Note to Self: Stop Attacking Thyroid
Note to Self: Stop Attacking Thyroid
Many of us write letters to our thyroid that are nudging, cajoling, demanding explanation, pleading with that little butterfly gland to snap to it or meet us halfway. Turns out we may be addressing our letters to the wrong system. Often it’s the overactive immune system that is to blame and your thyroid is an innocent victim of the infiltrating immune infantry.
Really? How often are we talkin’?
Just read a study of women who came to an integrative medicine practice in Texas – 38% of them, many with no symptoms yet, had positive antibodies to their thyroid.
Yikers. We’re talkin’ common. If you’ve been diagnosed with hyperthyroidism that later normalized or have a TSH that is all over the map despite steady treatment, consider this possibility. Having an elevation in your thyroid antibodies goes by many names – autoimmune thyroiditis, Hashimoto’s (after the Japanese dude who first described it), chronic lymphocytic thyroiditis (which sounds a little too close to lymphoma for my taste).
Break It Down for Me, Doc: What Does It Really Feel Like?
What I see most often among women with autoimmune thyroiditis is palpitations (due to their thyroid getting stimulated by the antibodies). Some women have a lovely yin/yang flip between depression/fat/exhausted/no libido/can’t crap to anxiety/can’t sleep/palpitations. Others have swelling of their thyroid – diffuse, mild enlargement as the gland fills with white blood cells called lymphocytes.
Like most autoimmune conditions, when your immune system gets into overdrive and starts attacking your own tissues as if they were the enemy, women are disproportionately affected. This applies to celiac, lupus, Grave’s, and rheumatoid arthritis, to name a few. In fact, we outnumber men with autoimmune disease by 3:1. Why is this so? First thing that comes to my mind is our estrogen/progesterone balance and estrogen dominance – turns out estrogen dominance, too much estradiol compared to progesterone, is a key cause of autoimmunity. Pregnancy also appears to put us at greater risk – perhaps because of our exposure of our immune system to our fetus’ cells.
Who You Calling Titer?
Do you know your antibody count (or titer, your level of thyroid peroxidase antibodies, known affectionately as TPO, and thyroglobulin antibodies)? Do you have a program either to keep the titer low or lower the elevated titer you have?
Say you have a TPO of 500… let’s explore ways to get the titer down, which will make your thyroid ride far more manageable and predictable.
Drop That TPO
How do you get your immune system to back off, which we can measure as decreased antibody count? Rather than stop it in its tracks, as we do in conventional medicine with big guns like steroids, I prefer to look at root causes and focus on reducing inflammation. Inflammation = bad.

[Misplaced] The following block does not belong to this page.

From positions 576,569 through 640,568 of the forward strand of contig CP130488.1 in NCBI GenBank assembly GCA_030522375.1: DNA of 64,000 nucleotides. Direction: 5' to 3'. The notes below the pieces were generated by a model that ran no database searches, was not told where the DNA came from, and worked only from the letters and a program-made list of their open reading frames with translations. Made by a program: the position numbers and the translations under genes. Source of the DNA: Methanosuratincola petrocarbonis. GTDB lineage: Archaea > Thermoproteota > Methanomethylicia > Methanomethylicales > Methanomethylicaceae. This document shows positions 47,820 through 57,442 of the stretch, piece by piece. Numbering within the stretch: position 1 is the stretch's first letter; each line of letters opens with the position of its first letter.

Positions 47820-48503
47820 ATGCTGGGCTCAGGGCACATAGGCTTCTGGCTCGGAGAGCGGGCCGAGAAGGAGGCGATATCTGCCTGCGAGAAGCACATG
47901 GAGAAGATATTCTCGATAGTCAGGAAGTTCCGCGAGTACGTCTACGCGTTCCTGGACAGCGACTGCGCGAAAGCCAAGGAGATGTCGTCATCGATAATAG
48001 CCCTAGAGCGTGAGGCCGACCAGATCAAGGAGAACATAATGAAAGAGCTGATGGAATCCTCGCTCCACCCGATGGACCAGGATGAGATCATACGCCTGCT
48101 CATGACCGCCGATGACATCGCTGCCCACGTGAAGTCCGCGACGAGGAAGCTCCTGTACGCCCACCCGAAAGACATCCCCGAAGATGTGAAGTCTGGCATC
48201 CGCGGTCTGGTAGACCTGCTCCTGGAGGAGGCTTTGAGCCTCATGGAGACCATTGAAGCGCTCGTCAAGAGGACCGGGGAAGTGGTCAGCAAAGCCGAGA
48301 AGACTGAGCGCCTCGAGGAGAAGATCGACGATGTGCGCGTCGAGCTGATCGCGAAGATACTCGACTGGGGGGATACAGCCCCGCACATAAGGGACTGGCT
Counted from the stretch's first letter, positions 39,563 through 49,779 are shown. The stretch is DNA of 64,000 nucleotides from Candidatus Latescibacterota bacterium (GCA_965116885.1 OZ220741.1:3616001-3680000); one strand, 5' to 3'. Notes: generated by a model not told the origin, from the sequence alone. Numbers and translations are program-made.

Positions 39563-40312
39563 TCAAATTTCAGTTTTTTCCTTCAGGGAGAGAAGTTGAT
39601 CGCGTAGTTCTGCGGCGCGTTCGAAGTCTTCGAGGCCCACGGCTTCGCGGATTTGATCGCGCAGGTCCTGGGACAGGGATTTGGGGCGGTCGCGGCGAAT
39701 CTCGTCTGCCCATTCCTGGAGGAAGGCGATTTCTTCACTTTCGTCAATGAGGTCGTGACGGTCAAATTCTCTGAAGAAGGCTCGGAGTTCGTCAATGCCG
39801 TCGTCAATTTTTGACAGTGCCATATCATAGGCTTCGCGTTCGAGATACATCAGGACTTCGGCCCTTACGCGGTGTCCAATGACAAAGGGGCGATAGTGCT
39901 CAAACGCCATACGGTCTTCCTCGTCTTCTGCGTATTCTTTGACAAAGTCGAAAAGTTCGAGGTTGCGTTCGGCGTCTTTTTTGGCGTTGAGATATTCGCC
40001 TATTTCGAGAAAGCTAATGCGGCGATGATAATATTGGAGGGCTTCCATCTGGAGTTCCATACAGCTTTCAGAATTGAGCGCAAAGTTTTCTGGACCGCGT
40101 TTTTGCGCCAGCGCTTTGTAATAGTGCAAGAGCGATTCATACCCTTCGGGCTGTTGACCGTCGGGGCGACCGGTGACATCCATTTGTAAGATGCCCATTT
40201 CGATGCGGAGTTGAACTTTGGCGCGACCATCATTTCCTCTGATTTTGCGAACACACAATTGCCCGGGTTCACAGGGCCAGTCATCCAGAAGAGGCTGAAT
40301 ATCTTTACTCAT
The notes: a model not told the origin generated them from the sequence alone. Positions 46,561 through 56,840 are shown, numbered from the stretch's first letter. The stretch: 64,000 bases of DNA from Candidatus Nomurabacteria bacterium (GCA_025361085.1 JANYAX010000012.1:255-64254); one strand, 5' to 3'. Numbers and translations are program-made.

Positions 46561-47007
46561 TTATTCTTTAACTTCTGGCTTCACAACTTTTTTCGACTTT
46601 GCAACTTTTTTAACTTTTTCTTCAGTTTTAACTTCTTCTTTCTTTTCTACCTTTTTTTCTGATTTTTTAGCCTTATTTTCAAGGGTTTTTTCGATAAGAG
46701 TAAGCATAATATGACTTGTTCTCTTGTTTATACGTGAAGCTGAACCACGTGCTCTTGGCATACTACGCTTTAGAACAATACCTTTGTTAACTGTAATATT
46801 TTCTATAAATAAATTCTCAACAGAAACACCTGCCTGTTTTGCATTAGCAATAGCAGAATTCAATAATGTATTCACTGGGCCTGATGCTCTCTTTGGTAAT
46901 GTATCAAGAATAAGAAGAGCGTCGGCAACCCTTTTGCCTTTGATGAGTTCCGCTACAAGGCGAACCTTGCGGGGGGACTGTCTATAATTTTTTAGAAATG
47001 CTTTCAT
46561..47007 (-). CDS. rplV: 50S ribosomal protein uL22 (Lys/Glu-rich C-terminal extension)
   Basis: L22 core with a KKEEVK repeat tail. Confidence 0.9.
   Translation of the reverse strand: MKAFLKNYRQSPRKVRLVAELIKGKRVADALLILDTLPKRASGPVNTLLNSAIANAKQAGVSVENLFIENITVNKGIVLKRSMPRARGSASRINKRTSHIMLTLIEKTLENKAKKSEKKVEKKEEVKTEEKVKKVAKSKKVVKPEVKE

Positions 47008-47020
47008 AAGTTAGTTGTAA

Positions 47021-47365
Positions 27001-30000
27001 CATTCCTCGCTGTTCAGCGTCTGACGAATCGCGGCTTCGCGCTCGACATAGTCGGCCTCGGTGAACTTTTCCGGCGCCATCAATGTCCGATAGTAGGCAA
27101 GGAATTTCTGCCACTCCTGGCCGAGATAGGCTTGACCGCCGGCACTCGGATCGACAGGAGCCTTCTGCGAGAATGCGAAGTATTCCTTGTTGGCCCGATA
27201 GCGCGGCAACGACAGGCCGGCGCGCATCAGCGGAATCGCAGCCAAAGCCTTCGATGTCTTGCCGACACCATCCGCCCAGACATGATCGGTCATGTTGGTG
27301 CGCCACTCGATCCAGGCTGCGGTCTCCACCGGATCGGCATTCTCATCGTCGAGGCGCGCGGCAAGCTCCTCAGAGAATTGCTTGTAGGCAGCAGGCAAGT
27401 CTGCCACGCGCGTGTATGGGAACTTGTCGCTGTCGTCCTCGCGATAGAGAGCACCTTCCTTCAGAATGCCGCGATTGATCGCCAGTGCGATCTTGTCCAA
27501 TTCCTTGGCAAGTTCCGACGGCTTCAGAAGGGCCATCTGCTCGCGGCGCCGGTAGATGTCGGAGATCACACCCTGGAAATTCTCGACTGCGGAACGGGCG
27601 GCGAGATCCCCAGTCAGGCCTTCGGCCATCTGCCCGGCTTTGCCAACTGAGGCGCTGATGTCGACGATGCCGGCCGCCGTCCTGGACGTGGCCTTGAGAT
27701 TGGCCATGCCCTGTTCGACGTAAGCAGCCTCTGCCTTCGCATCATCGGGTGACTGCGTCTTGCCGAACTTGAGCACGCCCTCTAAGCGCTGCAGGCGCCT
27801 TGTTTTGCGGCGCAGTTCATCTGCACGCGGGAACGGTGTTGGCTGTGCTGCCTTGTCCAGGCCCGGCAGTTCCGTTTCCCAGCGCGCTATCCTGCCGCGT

One strategy that’s incredibly effective is simple: give thyroid hormone. In a study of folks with autoimmune thyroiditis and normal TSH, half got thyroid medication and the other half got nothing’. Those who got thyroid treatment had lower antibody counts after one year.
There are many additional strategies, many aimed at trying to get your immune system to chill the F out. Here’s how they roll.
- Nutrition: go gluten-free & avoid other food allergens. Test for food allergens if you’re uncertain either in blood or with the poor woman’s test: the elimination diet. Gluten is a common allergen and causes autoimmune responses in many people. Here’s the data: 30% of folks with autoimmune thyroiditis have gluten sensitivity. To read more on this – google “Leaky Gut Syndrome.”
- Hormones: guess what – endocrine probs lead to overzealous immune function. Correct estrogen dominance as the main strategy here.
- Adrenals: I know you’re shocked to discover that high cortisol makes your immune system go into overdrive. Buffer your cortisol – get it in the normal range and stay there – and your muffin top improves along with your thyroid antibody titer.
- Supplements: selenium at doses of 200mcg per day have been shown both to reduce antibodies and return them to normal in some individuals.
For more details on how to diagnoses Autoimmune thyroiditis, check out Mary Shomon’s superb books and website. Here’s one link.
Written by, Dr. Sara Gottfried
Tags: autoimmune disease body attacking itself, autoimmune thyroiditis, autoimmune thyrotoxicosis, depression thyroid, Dr Sara Gottfried, fatigue thyroid, libido reduction thyroid, palpitations and insomnia related to thyroid, symptoms of autoimmune thyroiditis, thyroid autoimmune disease, weight gain thyroid